BBL PARTICIPANT: Ntombi Langa, Tshepisong, Gauteng Province
In a Nutshell
Through her participation in SocioTech’s Broad-Based Livelihoods (BBL) strategies to stimulate personal economic activity, Ntombi Langa from Tshepisong in Gauteng Province has gained agricultural and small business knowledge that has taken her into a post-retirement business.
I was an electrician for most of my working life. When I started doing that job in 1984, I was one of only two women at the company and the men didn’t make it easy for us. They would swear at us and say that this was a job for men and that we should go home. It wasn’t nice but that experience made me strong. Because of those years, I know that I can survive under stressful conditions, and I don’t take nonsense from anyone.
When I retired, I hated having nothing to do. I thought I can’t just sit here. After about two months, someone told me about the SocioTech training, so I decided to try it out. I am so glad I did because it has changed my life. I loved it from the moment that I started. I knew very little about farming, but I went to every training session, and I followed all the instructions faithfully. I was the quickest and the keenest. I had the first tunnel in our area because I was ready before everyone else. That was about 2 years ago and since then farming has become a new career for me. I don’t have time for any other side hustle because this is a full-time job. I have a tunnel here at my house and two more at the church. Sugar cane, onions, spinach, beetroots, tomatoes, carrots. You name it, I grow it.
If I can do it, anyone can because I really didn’t have any experience with growing vegetables. None at all. Before I did the training, I thought that farmers just dug a hole and put plants in the ground. I didn’t know how to improve soil. All that stuff they teach you about collecting up tins and bones really works – I can see and feel that the soil is so much richer than it was before, and the plants that come out of it are so big and green. They look better and taste better than anything that comes from the shops.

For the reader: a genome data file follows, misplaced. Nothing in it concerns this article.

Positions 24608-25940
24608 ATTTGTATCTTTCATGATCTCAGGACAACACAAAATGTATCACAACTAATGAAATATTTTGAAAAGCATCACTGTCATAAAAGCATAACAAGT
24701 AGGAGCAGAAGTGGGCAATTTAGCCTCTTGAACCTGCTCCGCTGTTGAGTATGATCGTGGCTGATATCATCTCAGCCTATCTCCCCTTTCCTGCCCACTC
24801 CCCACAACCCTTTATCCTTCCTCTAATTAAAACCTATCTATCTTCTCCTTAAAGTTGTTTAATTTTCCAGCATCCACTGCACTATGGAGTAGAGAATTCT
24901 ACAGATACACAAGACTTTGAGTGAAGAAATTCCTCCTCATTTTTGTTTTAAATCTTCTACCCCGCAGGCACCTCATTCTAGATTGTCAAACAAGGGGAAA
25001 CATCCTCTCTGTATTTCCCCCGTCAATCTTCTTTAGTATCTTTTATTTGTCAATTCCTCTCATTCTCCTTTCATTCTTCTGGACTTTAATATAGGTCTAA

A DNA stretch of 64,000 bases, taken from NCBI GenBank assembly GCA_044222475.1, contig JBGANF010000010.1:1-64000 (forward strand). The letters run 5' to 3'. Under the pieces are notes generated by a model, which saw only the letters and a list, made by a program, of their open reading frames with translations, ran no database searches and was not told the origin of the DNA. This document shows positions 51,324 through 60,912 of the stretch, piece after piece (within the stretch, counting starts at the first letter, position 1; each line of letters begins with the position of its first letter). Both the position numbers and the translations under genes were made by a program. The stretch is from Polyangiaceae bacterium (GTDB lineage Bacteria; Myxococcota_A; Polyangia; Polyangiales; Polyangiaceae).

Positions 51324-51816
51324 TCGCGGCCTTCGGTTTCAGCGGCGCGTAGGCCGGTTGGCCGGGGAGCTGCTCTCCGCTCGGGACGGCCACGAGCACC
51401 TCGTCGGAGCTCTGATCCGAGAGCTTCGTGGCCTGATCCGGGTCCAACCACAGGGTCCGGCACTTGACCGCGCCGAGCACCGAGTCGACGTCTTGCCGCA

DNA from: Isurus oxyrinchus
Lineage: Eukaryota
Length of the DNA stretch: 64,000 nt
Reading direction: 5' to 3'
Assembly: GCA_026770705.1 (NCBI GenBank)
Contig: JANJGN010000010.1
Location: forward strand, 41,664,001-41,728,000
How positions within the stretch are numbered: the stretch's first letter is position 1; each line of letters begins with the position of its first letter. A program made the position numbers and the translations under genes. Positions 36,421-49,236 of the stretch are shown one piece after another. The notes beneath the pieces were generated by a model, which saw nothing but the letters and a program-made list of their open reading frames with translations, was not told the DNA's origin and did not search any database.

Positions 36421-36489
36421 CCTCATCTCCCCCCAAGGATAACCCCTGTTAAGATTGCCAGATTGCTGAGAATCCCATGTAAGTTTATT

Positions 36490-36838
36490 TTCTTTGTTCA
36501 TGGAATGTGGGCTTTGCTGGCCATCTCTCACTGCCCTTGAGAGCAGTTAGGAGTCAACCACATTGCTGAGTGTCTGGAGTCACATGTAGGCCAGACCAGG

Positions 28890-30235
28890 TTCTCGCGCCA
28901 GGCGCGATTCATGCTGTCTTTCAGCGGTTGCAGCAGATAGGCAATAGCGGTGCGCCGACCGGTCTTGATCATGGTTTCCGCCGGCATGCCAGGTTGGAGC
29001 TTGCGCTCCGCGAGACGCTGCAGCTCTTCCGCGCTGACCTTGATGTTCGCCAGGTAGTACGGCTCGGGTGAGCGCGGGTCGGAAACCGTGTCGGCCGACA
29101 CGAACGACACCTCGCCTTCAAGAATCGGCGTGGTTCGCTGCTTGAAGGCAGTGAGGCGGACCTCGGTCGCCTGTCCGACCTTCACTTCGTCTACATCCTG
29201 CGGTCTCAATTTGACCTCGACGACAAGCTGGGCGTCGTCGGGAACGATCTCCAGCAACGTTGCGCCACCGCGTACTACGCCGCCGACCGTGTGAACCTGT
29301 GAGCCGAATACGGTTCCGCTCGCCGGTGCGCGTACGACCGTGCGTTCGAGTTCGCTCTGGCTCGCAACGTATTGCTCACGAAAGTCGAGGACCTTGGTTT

"....since then farming has become a new career for me."
"Once you can grow your own food you know that you will never go hungry.
There is something so different about the taste of carrots that have come straight from the garden. They are sweet and fragrant. They hardly need any cooking at all. People come from all over Tshepisong to buy my vegetables and they tell me that they do so because my quality is so high.
The income from the garden makes a big difference to my life and the life of other people in my family. I pay R600 a month for school transport for my grandchildren, Nonkuleleko and Nhlanhla. They are in grade 11 and grade 6. Their mother isn’t working so it is a relief to be able to help her with that. My other granddaughter lives here with me. I paid her matric year school fees from the money I made out of the garden. She had a baby last year so at the moment she is at home, but in January she is going to Wits University to do a teaching degree and I am confident that the garden can grow the fees for that next chapter in her life.
Once you can grow your own food you know that you will never go hungry. I don’t need to go to the market, I can just walk outside and take from my own garden. So many people say that there is no work, but I say to them ‘with your hands and brain you can make work’.
When you have a garden, you will never have to go next door and borrow R10 to buy food from the shops. Not everyone understands that – people come to me and say ‘give me spinach now and I will pay you at month end’ but only a fool would fall for that line – I don’t have patience with people who say such things. I tell them to go and grow their own garden.